Nutanix Channel Exec, Former Solution Provider Steve Kaplan Exits

‘I was hired to start the channel program even though I knew nothing about a manufacturer channel program. I was from the channel partner side. But Nutanix wanted the channel partner perspective,’ Kaplan tells CRN.


Steve Kaplan, a former solution provider who later helped Nutanix build the indirect sales channel that led to its success in the hyperconverged infrastructure business, is now considering a move back to his solution provider roots.

Kaplan, who Thursday finished his eight-plus-year run at Nutanix, most recently as vice president of customer success finance, left as the San Jose, Calif.-based company tweaked its channel and global teams, he told CRN.

“My team was merged with a broader global team,” he said. “I decided the time was right to leave. My work here was done.”

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Nutanix was unable to discuss Kaplan’s departure by press time. However, a Nutanix spokesperson, in response to a CRN request for more information, replied via email by saying, “We appreciate Steve’s contributions to Nutanix and wish him the best in his future endeavors.”

In referring to his “work” being done, Kaplan said his mission when he joined Nutanix in March 2013 was to build a channel program from scratch.

“I was hired to start the channel program even though I knew nothing about a manufacturer channel program,” he said. “I was from the channel partner side. But Nutanix wanted the channel partner perspective.”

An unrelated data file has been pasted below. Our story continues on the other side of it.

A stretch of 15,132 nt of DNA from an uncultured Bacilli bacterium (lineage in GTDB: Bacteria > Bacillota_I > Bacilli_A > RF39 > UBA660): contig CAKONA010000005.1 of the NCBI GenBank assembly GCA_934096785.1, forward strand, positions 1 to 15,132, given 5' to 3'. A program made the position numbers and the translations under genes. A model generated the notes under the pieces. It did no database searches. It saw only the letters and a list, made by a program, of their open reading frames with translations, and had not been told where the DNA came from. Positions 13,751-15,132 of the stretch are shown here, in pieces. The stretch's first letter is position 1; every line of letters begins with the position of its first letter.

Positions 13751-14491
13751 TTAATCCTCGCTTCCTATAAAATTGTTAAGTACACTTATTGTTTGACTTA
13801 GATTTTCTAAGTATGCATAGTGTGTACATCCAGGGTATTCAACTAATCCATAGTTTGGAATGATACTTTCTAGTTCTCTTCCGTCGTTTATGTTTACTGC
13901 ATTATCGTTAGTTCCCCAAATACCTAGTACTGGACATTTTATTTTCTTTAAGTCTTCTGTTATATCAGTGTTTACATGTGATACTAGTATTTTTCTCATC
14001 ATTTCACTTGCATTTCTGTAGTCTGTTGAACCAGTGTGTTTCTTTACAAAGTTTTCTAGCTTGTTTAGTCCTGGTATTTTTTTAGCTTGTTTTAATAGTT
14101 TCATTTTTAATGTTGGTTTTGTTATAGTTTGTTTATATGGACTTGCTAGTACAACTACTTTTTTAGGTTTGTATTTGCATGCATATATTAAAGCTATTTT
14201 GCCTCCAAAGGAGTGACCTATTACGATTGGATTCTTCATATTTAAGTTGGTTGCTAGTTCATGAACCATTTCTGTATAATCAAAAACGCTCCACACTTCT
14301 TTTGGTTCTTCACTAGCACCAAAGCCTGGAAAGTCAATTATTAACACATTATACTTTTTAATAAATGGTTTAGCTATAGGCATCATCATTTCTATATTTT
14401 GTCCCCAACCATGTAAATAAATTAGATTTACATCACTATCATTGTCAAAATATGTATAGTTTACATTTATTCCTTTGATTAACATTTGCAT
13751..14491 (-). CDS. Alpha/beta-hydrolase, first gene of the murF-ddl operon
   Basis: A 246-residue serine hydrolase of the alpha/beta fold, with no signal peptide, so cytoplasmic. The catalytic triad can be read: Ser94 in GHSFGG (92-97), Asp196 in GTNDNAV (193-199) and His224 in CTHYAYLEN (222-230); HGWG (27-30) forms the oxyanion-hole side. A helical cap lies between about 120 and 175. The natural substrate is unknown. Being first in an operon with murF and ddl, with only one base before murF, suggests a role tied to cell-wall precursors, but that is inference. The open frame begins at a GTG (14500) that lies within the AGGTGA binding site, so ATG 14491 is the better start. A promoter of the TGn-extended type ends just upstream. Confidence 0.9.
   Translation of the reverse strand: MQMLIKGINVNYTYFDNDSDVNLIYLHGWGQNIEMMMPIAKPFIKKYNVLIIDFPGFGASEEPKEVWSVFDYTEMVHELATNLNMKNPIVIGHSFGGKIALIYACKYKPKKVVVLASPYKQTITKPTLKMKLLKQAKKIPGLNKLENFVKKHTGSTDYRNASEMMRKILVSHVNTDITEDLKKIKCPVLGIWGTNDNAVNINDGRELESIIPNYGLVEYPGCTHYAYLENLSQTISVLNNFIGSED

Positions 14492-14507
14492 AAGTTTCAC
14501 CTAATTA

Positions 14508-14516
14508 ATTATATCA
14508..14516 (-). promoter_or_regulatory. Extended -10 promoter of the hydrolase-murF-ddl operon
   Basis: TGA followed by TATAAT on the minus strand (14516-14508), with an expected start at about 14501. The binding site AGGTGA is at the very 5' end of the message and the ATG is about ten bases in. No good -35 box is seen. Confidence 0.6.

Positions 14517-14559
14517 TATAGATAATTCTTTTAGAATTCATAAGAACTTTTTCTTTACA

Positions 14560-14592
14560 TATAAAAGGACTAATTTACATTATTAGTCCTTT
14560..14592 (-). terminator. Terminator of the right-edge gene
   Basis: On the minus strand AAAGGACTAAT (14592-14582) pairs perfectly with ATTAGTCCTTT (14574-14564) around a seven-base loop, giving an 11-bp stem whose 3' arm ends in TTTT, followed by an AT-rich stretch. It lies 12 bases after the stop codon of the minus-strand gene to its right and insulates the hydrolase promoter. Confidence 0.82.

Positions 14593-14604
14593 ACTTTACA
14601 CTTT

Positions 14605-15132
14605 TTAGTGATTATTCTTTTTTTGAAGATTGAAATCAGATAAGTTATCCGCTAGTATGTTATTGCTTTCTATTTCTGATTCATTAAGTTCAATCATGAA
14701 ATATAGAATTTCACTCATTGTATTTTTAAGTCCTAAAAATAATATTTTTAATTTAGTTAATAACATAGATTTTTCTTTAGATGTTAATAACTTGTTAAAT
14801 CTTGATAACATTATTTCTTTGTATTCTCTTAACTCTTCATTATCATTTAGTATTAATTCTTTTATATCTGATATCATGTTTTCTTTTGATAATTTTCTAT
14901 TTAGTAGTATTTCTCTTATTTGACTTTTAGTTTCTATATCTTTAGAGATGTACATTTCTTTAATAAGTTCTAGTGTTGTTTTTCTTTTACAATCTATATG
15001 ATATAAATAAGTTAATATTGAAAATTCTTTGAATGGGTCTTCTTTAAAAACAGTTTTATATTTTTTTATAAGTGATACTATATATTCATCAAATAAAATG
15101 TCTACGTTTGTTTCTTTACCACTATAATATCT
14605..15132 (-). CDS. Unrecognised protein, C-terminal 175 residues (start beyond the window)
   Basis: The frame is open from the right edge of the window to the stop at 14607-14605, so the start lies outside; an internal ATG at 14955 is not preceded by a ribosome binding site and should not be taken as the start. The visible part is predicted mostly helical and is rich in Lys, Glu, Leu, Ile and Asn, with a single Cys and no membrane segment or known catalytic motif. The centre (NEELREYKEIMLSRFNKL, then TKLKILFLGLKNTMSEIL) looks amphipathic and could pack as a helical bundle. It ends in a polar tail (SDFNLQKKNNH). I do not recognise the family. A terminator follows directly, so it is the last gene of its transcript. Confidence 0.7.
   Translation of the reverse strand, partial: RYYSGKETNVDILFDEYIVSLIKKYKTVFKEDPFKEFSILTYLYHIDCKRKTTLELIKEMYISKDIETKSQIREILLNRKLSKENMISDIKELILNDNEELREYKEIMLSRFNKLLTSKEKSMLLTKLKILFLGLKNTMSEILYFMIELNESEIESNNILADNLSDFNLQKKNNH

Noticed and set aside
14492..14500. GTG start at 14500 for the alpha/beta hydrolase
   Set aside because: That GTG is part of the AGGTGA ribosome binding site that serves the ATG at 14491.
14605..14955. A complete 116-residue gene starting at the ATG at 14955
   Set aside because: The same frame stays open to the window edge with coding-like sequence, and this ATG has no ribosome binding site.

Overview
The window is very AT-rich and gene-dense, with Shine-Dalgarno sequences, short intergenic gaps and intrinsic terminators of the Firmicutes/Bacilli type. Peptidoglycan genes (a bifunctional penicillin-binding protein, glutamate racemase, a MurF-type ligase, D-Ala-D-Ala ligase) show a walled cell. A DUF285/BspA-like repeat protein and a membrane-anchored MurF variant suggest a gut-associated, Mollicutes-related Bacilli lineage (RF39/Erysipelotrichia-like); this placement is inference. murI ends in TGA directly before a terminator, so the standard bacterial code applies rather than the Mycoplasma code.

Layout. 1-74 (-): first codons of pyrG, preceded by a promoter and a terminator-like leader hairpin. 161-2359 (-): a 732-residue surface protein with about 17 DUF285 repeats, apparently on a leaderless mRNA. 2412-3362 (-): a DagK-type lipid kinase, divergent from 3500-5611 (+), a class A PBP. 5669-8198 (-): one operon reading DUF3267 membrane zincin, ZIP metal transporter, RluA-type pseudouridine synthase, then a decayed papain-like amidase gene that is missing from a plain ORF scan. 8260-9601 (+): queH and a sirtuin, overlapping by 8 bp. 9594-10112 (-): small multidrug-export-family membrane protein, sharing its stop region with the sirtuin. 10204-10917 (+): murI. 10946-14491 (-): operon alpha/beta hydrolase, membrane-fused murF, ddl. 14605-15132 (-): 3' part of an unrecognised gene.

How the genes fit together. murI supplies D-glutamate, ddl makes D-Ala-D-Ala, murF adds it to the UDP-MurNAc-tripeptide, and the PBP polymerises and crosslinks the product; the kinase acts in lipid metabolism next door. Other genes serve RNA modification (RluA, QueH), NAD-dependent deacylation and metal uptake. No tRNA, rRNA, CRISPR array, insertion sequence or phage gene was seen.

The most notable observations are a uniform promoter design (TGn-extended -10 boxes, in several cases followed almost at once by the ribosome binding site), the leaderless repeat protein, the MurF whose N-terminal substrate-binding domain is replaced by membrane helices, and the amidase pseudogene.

Kaplan said when Nutanix was recruiting him, the then-vice president of sales told him, “Just try it for six months. If you don’t love it, you can quit and no hard feelings.”

Kaplan said he remembers wondering how a 50-person startup could hope to go against large multinational companies. However, he said, the fact that Nutanix was focused on building the software instead of the underlying hardware was key to the company’s success.

“From my time in the channel, I knew channel partners had a big influence,” he said. “For the channel, professional services brings higher margins than hardware [does]. ... I felt Nutanix had a shot at pulling off the big upset of the century.”

The challenge, Kaplan said, was how to break into the partner ecosystem. Large solution providers including CDW, SHI and Sirius Computer Solutions had signed on, but Kaplan had an ace up his sleeve to expand the number of partners.

“During my 20 years as a channel partner, I made a lot of contacts,” he said. “In parallel to other efforts, I could bring in a lot of boutique partners. We reached out to them to introduce them to this new technology and asked them to take a chance on behalf of their customers.”

Prior to joining Nutanix, Kaplan was the co-founder and CEO of RYNO Technology, a solution provider that was sold to Vector ESP in 2001, which was in turn was acquired by MTM Technologies in 2005. After three years at MTM, he co-founded and served as CEO of AccessFlow, another solution provider that was later acquired by INX, which itself was later acquired by Presidio.

Looking ahead, Kaplan said he is considering a couple different paths, including joining a startup to help it launch a channel program, joining the board of a small MSP or starting a new solution provider business.

Kaplan said that if he were to start a new solution provider business, he would emphasize three areas: hybrid cloud, security and database optimization.

“I’m sure there are more areas,” he said. “These are the three I am most familiar with. There’s some overlap between them. For example, how to securely optimize a database to run in the cloud. I’d also look at the overall architecture, including how to automate and simplify the environment. This is important because of how difficult it is to find people.”